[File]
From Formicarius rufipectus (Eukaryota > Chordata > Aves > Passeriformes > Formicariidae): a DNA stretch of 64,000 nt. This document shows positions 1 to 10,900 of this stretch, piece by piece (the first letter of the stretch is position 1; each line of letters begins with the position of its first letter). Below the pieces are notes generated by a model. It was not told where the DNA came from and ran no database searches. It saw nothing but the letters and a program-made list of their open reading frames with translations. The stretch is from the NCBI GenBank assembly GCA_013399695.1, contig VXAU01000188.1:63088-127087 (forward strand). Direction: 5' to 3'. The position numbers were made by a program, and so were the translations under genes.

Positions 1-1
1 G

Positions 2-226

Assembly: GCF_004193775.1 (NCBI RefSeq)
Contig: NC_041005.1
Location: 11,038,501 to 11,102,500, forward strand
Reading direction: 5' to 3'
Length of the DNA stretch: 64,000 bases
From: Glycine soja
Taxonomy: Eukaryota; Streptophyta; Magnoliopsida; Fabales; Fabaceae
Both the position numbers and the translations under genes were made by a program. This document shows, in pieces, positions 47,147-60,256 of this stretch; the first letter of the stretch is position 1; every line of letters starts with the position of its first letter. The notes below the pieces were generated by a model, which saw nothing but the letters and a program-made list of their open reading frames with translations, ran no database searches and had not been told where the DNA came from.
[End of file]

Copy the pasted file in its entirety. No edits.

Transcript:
From Formicarius rufipectus (Eukaryota > Chordata > Aves > Passeriformes > Formicariidae): a DNA stretch of 64,000 nt. This document shows positions 1 to 10,900 of this stretch, piece by piece (the first letter of the stretch is position 1; each line of letters begins with the position of its first letter). Below the pieces are notes generated by a model. It was not told where the DNA came from and ran no database searches. It saw nothing but the letters and a program-made list of their open reading frames with translations. The stretch is from the NCBI GenBank assembly GCA_013399695.1, contig VXAU01000188.1:63088-127087 (forward strand). Direction: 5' to 3'. The position numbers were made by a program, and so were the translations under genes.

Positions 1-1
1 G

Positions 2-226

Assembly: GCF_004193775.1 (NCBI RefSeq)
Contig: NC_041005.1
Location: 11,038,501 to 11,102,500, forward strand
Reading direction: 5' to 3'
Length of the DNA stretch: 64,000 bases
From: Glycine soja
Taxonomy: Eukaryota; Streptophyta; Magnoliopsida; Fabales; Fabaceae
Both the position numbers and the translations under genes were made by a program. This document shows, in pieces, positions 47,147-60,256 of this stretch; the first letter of the stretch is position 1; every line of letters starts with the position of its first letter. The notes below the pieces were generated by a model, which saw nothing but the letters and a program-made list of their open reading frames with translations, ran no database searches and had not been told where the DNA came from.